Sadly, conversation is an art form some individuals and families have slowly lost over the years. Part of it has to do with fewer households eating together as a family due to busy schedules. Another reason is that so many of us are succumbing to the temptation to bring our smartphones and tablets to the table.

CAROL ROTH: THE AMERICAN DREAM IS ALIVE AND WELL — LET’S BE THANKFUL FOR IT

Whatever the case may be, you’ll likely soon find yourself seated around the table with loved ones, perhaps including a few friends and maybe even some distant relatives you only see once or twice a year. Are you tired of the same small talk each year … the weather, football and aches and ailments?

And then, of course, there are those “taboo” topics that some may raise – specifically politics.

CLICK HERE TO GET THE OPINION NEWSLETTER

How do you navigate the myriad of personalities and passions around the Thanksgiving table and yet still enjoy the time together?

Here are five tips to help kick start meaningful conversation:

1. Ask Questions

Conversation is like playing catch with a ball. It only works if the object is tossed back and forth. If you never throw, it’s not a catch. Nor is it a catch if you hold onto it after it’s been thrown to you.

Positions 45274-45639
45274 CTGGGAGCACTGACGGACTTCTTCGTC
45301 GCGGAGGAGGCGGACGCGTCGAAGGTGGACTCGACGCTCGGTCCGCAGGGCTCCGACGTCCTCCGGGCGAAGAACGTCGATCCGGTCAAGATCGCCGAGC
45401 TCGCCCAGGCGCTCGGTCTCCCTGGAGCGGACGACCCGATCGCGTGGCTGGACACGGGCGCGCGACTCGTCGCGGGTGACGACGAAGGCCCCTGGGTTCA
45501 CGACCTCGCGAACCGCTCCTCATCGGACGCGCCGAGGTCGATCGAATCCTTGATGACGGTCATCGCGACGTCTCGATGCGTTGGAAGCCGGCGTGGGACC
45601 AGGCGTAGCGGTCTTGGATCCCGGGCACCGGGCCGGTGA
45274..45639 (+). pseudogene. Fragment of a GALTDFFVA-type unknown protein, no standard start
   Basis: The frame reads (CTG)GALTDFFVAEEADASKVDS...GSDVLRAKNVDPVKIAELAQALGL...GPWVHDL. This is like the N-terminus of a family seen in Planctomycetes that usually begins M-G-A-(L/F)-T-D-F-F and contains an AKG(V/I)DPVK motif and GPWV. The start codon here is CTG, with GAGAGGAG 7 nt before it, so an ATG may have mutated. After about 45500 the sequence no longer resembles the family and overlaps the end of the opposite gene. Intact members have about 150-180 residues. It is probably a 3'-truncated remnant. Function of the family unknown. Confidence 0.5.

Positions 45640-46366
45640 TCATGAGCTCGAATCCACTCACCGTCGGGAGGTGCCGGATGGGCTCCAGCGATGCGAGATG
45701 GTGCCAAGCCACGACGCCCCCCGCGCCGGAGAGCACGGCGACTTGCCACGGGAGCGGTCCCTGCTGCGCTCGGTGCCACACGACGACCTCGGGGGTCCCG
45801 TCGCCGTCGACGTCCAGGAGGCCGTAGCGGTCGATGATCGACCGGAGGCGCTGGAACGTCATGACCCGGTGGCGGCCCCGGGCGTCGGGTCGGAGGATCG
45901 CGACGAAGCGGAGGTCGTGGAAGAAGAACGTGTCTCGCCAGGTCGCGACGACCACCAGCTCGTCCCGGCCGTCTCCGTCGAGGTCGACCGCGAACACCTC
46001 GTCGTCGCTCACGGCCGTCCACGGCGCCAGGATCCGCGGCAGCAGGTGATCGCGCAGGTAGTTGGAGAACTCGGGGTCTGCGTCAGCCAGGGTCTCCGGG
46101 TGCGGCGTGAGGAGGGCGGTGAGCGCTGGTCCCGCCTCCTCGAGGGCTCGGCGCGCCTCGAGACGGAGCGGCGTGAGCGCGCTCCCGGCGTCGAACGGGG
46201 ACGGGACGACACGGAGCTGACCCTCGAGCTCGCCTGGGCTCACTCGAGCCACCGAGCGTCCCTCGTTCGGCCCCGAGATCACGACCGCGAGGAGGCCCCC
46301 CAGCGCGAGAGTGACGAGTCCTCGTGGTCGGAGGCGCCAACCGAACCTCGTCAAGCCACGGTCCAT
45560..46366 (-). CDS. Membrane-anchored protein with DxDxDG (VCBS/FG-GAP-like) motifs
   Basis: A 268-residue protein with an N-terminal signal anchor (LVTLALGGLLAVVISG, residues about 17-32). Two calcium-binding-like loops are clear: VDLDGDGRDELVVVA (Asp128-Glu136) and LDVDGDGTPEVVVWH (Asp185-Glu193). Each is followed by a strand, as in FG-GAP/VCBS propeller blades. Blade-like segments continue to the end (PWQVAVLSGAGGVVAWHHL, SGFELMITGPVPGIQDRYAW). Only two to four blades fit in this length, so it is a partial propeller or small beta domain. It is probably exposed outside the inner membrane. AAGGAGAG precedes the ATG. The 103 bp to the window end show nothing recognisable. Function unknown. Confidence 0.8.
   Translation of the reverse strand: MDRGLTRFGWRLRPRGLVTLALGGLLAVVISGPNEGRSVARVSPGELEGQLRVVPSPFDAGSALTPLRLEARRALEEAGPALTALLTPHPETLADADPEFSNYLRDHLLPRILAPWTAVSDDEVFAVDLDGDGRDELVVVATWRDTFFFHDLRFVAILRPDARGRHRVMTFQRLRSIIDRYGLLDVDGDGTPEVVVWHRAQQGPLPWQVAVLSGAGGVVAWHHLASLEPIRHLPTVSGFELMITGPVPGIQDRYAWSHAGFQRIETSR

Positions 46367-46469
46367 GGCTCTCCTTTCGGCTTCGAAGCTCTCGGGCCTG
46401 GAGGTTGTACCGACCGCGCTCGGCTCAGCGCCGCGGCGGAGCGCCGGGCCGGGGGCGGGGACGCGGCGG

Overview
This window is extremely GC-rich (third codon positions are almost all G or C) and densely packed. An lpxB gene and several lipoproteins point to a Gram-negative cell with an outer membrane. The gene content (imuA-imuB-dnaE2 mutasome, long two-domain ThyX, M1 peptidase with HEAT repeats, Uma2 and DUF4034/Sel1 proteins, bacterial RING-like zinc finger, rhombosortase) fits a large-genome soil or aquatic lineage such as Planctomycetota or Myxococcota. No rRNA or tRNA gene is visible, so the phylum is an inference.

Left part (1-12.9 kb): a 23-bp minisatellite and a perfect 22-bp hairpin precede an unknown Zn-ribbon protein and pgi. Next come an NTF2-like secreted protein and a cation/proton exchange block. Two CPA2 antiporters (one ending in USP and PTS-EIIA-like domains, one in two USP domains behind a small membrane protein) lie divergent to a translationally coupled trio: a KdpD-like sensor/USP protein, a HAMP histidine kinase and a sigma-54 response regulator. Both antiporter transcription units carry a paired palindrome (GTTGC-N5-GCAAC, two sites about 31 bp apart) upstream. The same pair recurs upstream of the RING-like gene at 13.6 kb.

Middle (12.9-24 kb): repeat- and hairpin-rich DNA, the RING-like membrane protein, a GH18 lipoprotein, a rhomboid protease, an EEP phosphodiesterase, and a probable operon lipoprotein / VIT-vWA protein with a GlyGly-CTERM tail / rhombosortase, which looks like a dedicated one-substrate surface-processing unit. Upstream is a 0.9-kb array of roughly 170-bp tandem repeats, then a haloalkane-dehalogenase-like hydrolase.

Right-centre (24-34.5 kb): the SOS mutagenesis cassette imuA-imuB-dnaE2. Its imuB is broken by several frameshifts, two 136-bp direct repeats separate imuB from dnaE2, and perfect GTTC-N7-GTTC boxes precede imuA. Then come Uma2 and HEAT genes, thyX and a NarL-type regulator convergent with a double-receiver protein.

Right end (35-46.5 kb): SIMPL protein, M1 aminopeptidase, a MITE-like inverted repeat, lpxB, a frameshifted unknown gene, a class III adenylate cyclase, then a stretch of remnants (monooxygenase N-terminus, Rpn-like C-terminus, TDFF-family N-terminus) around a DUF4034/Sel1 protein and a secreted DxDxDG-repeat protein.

As you think through what questions or topics to include in your list, consider your family’s personality. Goofy, lighthearted clans might enjoy silly “would you rather” type of questions sure to incite laughter. More serious families might appreciate recounting some of their more significant experiences that year.

No matter what the family’s temperament, the old Thanksgiving standby is always a good idea: What are you thankful for?

2. Ignore Your Phone

Gadgets can create an invisible barrier between us and others. Other times we use them as a “safety net” – bored? Check Facebook. Things get tense? Hide in your email. Is it absolutely necessary to post or tweet a picture of that plate of turkey and stuffing while you’re at the table?

Thanksgiving may not be the best time to discuss politics, but if someone launches into a stump speech for their favorite candidate, do your best to withhold a judgmental response, pro or con.

My suggestion is to take the temptation away. Perhaps you want to set a basket in the next room where guests can place their devices. Or maybe you want to make a game of it – first one to check their device has to help clean up or gets to pay for the next day’s stop at the coffee shop.

3. Wade Carefully into Controversy

Thanksgiving may not be the best time to discuss politics, but if someone launches into a stump speech for their favorite candidate, do your best to withhold a judgmental response, pro or con.

Instead, say something like, “I can see you care passionately about this” or “That’s very interesting” is a diplomatic but polite response. Just remember, you’re not going to save the world or likely change their mind by debunking or rebuking a personal opinion. Relax. Smile.

More from Opinion

4. Don’t Expect Perfection

It’s OK if your Thanksgiving meal isn’t reminiscent of a Norman Rockwell painting.  Some years are just harder than others. Maybe it’s your first time around the table without a loved one who has passed away, or perhaps the family is reeling from the shock of bad news. Or maybe you have a rowdy toddler who screeches and hides cranberry sauce in the seat cushions.